At this point I was running into the house to ask what that black bulge is! It looks like NOT hooves – front hooves are what should appear first.

Josh said it was the bulge of the bag of waters. Forgetting that there had already been a terrific splash, I was comforted by this “knowledge” and returned to the barn to watch the two-steps-forward-one-step-back birth progress.

At this point I wasn’t sure what we were seeing. With the gift of hindsight – it’s the bottom of the calf’s chin with one leg bent back at the ankle – all still in the membrane.
“I think it’s going to be big,” Josh said, “that’s why it’s taking a while.”
“You can tell that by the nose?” I asked incredulous.
“Yeah,” he replied nonchalantly. “Bigger usually means bulls. I bet it’s a bull.”

When any creature is birthing I think we sometimes lose sight of the fact that there is actually a living breathing being at the other end – we (or maybe just I) get so caught up in the business end of things. So here is Shadow up and in labor. There were some shots of her “crazy eyes” but this was more a funny look when she was trying to see what was going on back there, not a funny look because she was contracting.

Back to the business end of things … see the eyelashes along the eye lid? This was the point when I asked if we should help. Maybe we should be clearing the nose and mouth so the calf can breathe? Josh, now resigned to staying in the barn until the end, explained that the calf was still attached to the placenta and didn’t need to breath yet (indeed, probably couldn’t breathe, given all the pressure on its chest).
It looked like Shadow wanted to stand again. This was what was causing the retreat of the calf between contractions. Josh reasoned that if she stood at this point, the calf would fall out.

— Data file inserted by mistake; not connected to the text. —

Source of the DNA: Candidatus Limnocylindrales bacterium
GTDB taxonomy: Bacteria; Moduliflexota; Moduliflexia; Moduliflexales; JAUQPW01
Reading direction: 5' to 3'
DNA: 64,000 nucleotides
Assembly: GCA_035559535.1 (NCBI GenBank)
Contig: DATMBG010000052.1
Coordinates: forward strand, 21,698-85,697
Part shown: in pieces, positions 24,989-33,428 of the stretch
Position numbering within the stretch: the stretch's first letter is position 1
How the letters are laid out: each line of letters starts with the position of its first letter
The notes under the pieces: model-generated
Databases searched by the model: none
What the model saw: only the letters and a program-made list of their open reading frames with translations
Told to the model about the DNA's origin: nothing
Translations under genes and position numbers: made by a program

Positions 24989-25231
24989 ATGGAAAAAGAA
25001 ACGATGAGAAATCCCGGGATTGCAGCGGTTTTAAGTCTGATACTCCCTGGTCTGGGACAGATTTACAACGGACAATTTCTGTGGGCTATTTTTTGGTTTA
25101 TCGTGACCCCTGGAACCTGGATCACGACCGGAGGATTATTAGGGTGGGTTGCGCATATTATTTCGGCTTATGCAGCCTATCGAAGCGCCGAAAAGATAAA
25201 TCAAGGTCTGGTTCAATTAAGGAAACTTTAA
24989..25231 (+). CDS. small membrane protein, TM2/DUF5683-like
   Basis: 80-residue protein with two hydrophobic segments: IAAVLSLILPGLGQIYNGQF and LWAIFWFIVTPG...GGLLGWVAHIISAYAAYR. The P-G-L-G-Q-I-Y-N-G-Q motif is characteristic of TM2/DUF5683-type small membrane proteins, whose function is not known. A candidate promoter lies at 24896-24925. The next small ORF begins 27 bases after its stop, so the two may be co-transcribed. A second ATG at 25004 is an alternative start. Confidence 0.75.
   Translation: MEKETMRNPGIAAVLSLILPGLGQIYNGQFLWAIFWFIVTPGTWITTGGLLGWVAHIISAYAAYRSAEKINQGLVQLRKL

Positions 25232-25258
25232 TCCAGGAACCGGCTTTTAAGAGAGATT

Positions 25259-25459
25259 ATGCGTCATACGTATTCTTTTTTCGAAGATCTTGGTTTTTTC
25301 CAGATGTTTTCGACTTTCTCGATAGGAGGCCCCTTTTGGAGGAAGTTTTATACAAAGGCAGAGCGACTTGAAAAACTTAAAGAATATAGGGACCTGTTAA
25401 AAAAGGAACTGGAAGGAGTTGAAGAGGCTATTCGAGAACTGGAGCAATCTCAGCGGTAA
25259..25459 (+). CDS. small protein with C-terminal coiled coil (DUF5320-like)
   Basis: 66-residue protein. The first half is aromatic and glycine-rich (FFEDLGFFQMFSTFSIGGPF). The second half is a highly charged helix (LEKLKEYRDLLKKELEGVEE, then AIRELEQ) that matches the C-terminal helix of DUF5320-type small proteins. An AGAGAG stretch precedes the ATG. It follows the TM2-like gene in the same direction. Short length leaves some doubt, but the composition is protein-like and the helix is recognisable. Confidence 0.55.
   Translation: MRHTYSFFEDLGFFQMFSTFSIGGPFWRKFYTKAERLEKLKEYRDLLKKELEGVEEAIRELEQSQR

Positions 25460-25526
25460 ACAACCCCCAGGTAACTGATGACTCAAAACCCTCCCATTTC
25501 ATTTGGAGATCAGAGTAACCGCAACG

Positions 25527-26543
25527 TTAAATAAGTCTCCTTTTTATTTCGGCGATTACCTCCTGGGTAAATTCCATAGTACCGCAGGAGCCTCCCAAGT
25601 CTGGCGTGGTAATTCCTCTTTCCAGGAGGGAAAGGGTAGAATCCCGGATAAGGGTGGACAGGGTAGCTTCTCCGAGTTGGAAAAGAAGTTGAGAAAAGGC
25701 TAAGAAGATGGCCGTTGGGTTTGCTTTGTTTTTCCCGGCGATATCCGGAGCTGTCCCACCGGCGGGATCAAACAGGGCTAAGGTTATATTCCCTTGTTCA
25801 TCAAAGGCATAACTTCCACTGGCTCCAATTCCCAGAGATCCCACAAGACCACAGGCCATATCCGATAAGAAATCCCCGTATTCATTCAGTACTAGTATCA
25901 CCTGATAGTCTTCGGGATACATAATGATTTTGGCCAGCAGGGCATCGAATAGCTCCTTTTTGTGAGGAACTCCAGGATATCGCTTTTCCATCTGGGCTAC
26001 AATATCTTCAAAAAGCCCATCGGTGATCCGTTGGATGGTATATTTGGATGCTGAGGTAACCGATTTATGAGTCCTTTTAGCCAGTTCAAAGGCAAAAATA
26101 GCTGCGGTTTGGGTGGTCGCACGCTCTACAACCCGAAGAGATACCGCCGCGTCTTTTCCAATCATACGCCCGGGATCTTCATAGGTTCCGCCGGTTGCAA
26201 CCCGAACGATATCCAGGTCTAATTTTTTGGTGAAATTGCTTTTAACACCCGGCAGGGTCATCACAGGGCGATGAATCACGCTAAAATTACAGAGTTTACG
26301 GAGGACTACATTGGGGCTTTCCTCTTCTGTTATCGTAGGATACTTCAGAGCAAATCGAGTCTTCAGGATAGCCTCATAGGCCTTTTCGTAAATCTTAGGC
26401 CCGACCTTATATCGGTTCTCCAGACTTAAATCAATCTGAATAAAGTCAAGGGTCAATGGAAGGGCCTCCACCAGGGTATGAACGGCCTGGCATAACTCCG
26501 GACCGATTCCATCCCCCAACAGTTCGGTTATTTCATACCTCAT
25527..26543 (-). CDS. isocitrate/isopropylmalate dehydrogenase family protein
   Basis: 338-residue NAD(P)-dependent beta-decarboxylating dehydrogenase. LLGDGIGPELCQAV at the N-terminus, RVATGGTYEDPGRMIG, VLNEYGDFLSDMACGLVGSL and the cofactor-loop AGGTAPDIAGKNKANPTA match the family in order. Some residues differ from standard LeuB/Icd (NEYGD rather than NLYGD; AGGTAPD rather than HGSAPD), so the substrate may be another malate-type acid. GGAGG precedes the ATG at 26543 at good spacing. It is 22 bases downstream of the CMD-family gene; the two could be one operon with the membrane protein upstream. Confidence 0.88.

Remember the two steps forward and one back? At this point Shadow STOOD UP! And the calf did not fall out, much to our amazement. Evidently Shadow decided it would be more comfortable to be on the other side of the stall.

And then she laid back down. Do you see the calves nose?

My mom was holding her breath with every contraction. We knew the calf would be named Snowflake so we were encouraging Shadow and encouraging Snowflake verbally.

And then she stood back up.
























“I know you probably don’t want to interfere, but you could go and pull now” Josh suggested.
I was in that stall before you could say: “pull.” I was anxious to DO something.
With the next contraction, I pulled hard. It seemed I didn’t help move the calf any further along.
With the next contraction, same thing.

I noticed the calf’s tongue hanging out of it’s mouth, blue-ish in color.
“Josh,” I said, “I think the calf is already dead. It’s tongue is sticking out.”
“Probably about half the births I’ve seen the calves tongues are sticking out like that,” he replied reassuringly.
Before the next contraction Josh slipped through the gate and came by my side. He held firmly to the calves legs and at the next contraction pulled it free of it’s mother.
He moved away as I ticked the calf’s nostrils and tried to feel for a heartbeat.
The calf lay still.
I started to feel myself shake all over.
Suddenly the barn felt MUCH colder – or maybe the cold just suddenly started effecting me.

Josh and I pulled it under the one light bulb that was on in the stall to get a better look. Shadow mooed and followed quickly. Josh rubbed it’s chest brusquely. When there was no response, he lifted the calf by its hind legs in an attempt to drain any fluid that might be causing the non-responsive calf. Josh laid the calf down gently as Shadow slid her large rough tongue across the trunk of the calf, cleaning off the birth remains. Josh picked up a piece of hay and tickled the calf’s nostril. He touched the calf’s eyeball. Nothing. He felt for a heartbeat and felt nothing, as Shadow continued to clean her offspring.
“Is it a boy?” I asked.
Josh checked.
“Yep,” he said. “Let’s go get the kids to bed and then we can come out and milk Shadow.”

We left cow and calf – one caring for the other even after death – while we went to care for our own children who were cold and tired.


Jersey Calving :: stillbirth — 4 Comments

  1. We have our first cow and are waiting right now for her to have her first calf. Early due started last weekend, and she is Jersey/Ayrshire, bred to Jersey. Thank you for sharing this, hard as it was to read. How is your cow doing?

    • Shadow is doing quite well! She’s inundating us with milk though – about 5-6 gallons per day on leafy grass hay and a ~4 pounds of organic grain.